Long, steady crawl

It’s a lot of traffic and even more stop lights on the way back from Yokohama to the Tamagawa river. I concentrated more on timing the lights than on bursts of speed, with some limited success. On more than one occasion, a driver turning right from the opposite direction would creep forward as I entered the intersection, and I got more aggressive about shouting “Hold!” and raising my hand in a “Stop!” gesture. A couple had the grace to look abashed, but the more normal reaction was to pretend not to see me (which is the whole point — making sure they’ve seen me and aren’t going to hit the gas just as I’m crossing in front of them).

At the top of the climb out of Futako, I took a minimal break, drinking some water and messaging Nana that I’d be home “about 3.” From there it was the usual dance with traffic on the way home. At one point I checked my elapsed time at 5 hours 15 minutes. OK — if I can only finish in less than 45 minutes! I was already about 10 minutes out of Futako, so it was quite likely, but not the sure thing.

As I neared home I was able to snake my way past quite a bit of backed-up traffic in places. The situation around Sasazuka was far less crowded than is often the case, and I pedaled smoothly along. At last I was in the final run towards Nishi Shinjuku, and there was nothing to do but pedal and try to game the lights. At last I sped downhill past central park, and for a wonder made the light at the bottom. I remained in the highest gear for the remaining flat 300m or so to reach our tower, and then shut off the Garmin and messaged Nana I was home.

22 May 2116 Oct. 216 March 226 Nov. 22
Distance (km)87.9987.6087.9288.14
Moving time (h:mm:ss)4:26:004:08:594:28:434:18:51
Total elapsed time (h:mm:ss)5:57:485:50:596:35:385:47:46
Average moving speed (km/h)19.821.119.620.4
Performance comparison for Yokohama round trip

Compared to the three previous runs down to Yokohama, my average moving speed was on the high side. I’d been solo on 22 May 2021, with with José for the next two rides, with a lot of faffing on the most recent ride on a cold March morning. And today, solo and with only a slight mechanical, I’d indeed put in the shortest total elapsed time, acing my goal for the day.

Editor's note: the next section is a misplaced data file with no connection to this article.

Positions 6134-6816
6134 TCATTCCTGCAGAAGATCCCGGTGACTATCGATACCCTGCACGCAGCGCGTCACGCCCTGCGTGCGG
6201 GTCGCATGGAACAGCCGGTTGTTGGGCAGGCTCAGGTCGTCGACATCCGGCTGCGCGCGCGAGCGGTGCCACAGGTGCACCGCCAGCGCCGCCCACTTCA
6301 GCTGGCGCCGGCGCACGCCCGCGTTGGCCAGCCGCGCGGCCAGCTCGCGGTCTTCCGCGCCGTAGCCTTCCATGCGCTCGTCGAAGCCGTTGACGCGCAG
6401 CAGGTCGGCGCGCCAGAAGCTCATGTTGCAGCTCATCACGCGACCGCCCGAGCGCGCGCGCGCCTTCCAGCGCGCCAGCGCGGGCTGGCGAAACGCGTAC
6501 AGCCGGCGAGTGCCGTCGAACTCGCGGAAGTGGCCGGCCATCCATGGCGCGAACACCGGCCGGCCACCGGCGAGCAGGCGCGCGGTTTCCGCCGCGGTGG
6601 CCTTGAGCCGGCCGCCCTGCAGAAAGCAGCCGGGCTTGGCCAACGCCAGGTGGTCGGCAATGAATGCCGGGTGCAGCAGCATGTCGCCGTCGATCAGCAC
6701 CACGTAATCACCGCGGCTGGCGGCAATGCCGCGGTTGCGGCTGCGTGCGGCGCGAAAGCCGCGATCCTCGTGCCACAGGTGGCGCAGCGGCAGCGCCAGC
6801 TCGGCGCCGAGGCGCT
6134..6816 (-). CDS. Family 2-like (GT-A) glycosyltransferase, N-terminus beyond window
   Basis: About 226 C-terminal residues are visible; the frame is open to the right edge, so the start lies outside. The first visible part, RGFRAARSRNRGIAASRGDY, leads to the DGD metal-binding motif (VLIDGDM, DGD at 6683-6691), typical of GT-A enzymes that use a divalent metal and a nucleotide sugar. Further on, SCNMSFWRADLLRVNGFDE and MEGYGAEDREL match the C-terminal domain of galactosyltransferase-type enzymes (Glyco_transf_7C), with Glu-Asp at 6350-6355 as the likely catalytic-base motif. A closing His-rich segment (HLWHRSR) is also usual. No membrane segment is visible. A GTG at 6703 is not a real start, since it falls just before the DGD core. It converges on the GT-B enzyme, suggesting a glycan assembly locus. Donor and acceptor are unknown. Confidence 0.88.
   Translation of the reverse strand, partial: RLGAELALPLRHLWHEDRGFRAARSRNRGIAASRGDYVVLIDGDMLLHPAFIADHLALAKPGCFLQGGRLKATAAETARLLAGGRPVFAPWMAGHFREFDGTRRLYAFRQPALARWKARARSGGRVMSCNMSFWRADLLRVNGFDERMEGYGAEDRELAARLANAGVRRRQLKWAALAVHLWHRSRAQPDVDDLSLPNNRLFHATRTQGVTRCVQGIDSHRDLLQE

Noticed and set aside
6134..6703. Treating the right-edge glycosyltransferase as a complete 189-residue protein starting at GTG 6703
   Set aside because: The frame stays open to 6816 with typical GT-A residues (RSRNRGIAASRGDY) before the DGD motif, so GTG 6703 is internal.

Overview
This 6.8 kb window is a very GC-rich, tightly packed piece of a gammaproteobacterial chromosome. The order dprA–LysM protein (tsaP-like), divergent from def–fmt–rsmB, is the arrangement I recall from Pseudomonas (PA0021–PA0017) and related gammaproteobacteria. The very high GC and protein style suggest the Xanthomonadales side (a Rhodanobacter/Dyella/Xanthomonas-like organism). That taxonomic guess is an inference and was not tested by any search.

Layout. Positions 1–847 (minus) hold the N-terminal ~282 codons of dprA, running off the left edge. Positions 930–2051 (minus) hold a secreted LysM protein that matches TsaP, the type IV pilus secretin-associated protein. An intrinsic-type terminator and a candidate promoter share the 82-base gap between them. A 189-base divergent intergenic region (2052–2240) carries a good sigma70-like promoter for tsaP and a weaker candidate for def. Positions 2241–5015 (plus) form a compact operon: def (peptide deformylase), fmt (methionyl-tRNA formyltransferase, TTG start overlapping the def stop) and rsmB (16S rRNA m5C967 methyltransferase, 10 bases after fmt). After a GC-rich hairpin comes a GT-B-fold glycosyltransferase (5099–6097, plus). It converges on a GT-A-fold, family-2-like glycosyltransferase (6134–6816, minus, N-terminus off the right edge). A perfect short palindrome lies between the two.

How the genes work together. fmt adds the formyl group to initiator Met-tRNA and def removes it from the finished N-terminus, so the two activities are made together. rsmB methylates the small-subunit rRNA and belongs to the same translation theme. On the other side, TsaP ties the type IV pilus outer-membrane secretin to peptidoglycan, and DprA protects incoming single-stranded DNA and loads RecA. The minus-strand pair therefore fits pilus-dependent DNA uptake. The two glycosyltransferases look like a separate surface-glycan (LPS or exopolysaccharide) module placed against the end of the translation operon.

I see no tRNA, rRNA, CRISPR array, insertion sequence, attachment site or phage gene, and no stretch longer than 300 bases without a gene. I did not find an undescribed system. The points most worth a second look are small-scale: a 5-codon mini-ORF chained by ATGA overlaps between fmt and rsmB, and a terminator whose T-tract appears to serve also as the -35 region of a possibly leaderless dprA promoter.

GPS record of cycle route
Yokohama solo

I arrived home just before 3 o’clock, and after a quick shower, hustled out to the Workshop in the Sky to attend to the day’s mechanical. In a few minutes I had the wheel off and the sprockets removed from the wheel, and sure enough, the spacer was missing. Fortunately I knew exactly where it was. The sprockets went back on quickly, and then it was 10 minutes in the stand while I sorted out the shifter adjustments. Fingers crossed I won’t have any issues on next weekend’s ride. (And the forecast is improving!)

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One response to “Yokohama solo”

  1. […] From there it was mostly flat (actually a very gradual descent), but still largely exurb rubbish riding to Yokohama. We arrived just about 10 a.m. and turned towards our favorite scenic view: Minato no Mieru Oka Koen (Harbour View Park). The climb up to the park is a more modest 29m rise with gradients peaking at about 13%. I’ve made it twice in the past without stopping, although my most recent effort was hampered by a badly spaced rear sprocket. […]